The Czech government firmly favors hosting a U.S. missile defense site but believes it will take longer to negotiate a deal than U.S. officials had hoped, a senior Czech official said Tuesday.

Tomas Pojar, deputy minister of foreign affairs, told U.S. reporters traveling with Defense Secretary Robert Gates that his government's support is based not only on a shared worry about future missile threats but also a "moral, historical" sense of appreciation for American support for Czech democracy.

He also stressed that Prague does not intend to rush a deal, and he predicted that it will be difficult to win approval in parliament.

"I think it's going to take a few more months" than the U.S. timetable, which calls for completing negotiations by the end of the year and winning parliamentary approval next spring, Pojar said in an interview over breakfast at the Ministry of Foreign Affairs while Gates was meeting with President Vaclav Klaus.

Pojar said he takes little stock in public opinion polls that show a majority of Czechs oppose having a U.S. missile defense site on their territory.

Gates later held talks with Defense Minister Vlasta Parkanova and was scheduled to meet with Prime Minister Mirek Topolanek as well as with members of parliament with a range of views on missile defense.

The Pentagon wants to install 10 interceptor rockets in Poland which, when linked to a proposed tracking radar in the Czech Republic and to other elements of the existing U.S. missile defense system based in the United States, could defend all of Europe against a long-range missile fired from the Middle East.

Poland's opposition party ousted ruling conservatives in parliamentary elections on Sunday, which is expected to mean some delay in missile defense negotiations with Washington. Nonetheless, Gates said Monday he still believes Warsaw will cooperate.

Gates, asked about possible ramifications of the Polish elections for the Pentagon's missile defense expansion plan, said the United States has enjoyed good cooperation from Poland regardless of the makeup of its government.

The Polish opposition favors hosting a U.S. missile base, but it has criticized the outgoing government for not taking a tougher stance in negotiations.

"I expect that cooperation to continue," Gates said in Kiev, Ukraine, while making no firm prediction. "Obviously we'll have discussions with the new government of Poland in terms of their specific plans. We clearly are hopeful that the kind of cooperation we've enjoyed recently — both in Iraq and Afghanistan on the one hand, and in moving toward negotiating an agreement on missile defense — will continue as before."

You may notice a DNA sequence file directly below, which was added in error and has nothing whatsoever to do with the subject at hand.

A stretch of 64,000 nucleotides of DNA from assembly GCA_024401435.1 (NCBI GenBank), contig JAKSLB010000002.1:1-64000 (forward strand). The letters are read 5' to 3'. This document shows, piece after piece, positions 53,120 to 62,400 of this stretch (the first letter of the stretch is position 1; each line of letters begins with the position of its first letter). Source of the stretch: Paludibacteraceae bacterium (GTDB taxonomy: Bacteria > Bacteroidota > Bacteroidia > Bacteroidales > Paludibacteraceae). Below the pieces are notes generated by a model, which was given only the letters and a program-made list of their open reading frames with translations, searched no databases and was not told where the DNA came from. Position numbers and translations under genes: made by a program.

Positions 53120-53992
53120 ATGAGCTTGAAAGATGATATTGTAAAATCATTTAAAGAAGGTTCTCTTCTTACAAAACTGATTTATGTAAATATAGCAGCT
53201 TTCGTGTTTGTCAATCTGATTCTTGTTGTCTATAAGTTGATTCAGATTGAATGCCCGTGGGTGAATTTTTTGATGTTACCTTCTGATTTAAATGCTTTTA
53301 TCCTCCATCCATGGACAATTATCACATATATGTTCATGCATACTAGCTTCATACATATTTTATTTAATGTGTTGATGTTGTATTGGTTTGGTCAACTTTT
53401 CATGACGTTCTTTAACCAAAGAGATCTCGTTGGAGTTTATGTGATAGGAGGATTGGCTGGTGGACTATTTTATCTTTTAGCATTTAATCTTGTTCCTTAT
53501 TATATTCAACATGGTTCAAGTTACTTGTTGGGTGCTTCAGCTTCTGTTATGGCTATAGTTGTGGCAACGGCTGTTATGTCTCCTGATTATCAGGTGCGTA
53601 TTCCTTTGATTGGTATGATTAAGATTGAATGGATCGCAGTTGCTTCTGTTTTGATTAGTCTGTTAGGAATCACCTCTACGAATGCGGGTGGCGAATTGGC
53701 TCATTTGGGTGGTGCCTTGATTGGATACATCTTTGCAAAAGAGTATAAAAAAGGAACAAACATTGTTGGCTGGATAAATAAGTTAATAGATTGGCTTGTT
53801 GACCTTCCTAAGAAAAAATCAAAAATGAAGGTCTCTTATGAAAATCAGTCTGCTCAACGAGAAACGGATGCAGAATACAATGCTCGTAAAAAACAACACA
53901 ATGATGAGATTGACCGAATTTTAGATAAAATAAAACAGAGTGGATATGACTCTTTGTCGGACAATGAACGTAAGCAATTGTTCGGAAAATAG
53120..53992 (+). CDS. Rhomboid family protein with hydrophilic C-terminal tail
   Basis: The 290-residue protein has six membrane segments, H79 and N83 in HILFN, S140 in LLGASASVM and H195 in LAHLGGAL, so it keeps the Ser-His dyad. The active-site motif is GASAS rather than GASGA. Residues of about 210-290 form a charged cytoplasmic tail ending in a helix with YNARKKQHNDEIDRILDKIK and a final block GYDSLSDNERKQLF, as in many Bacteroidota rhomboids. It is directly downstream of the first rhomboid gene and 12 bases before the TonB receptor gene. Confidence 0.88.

Critics say no such system is needed in the foreseeable future because no country in the Middle East, including Iran, now possesses a ballistic missile with sufficient range to threaten all of Europe or the United States.

The Bush administration's negotiations with the Czech Republic and Poland are being run mainly by the State Department.

The U.S. aim is to have both missile defense sites ready for limited operation by 2011 and fully operational by 2013. Russia strongly opposes the U.S. system, including the planned expansion into Europe. Earlier this month, President Vladimir Putin urged Washington to freeze negotiations with Warsaw and Prague.

Many in Congress also oppose adding the two European sites.

While in Prague, Gates also was expected to discuss with Czech officials the future of their country's contributions to the wars in Iraq and Afghanistan. The Czech Republic has troops in both countries. On Monday the government decided, subject to approval by parliament, to reduce its troops in Iraq from 100 now to 20 next year and to increase its presence in Afghanistan from 250 to about 480, Pojar said.

It was Gates' first trip to the Czech Republic and the first by a U.S. defense secretary since Donald Rumsfeld in 2002.

During his stop in Kiev on Monday, Gates set the stage for potentially tough talks later this week at a NATO meeting in the Netherlands by publicly criticizing European members of the U.S.-led alliance for failing to provide the extra troops that their governments promised last year for security duties in Afghanistan.

The main shortfall is in troops to serve as trainers for the Afghan National Army and the Afghan police.

Gates said he intended to pursue the matter at the NATO defense ministers meeting Wednesday and Thursday at a Dutch seaside hotel.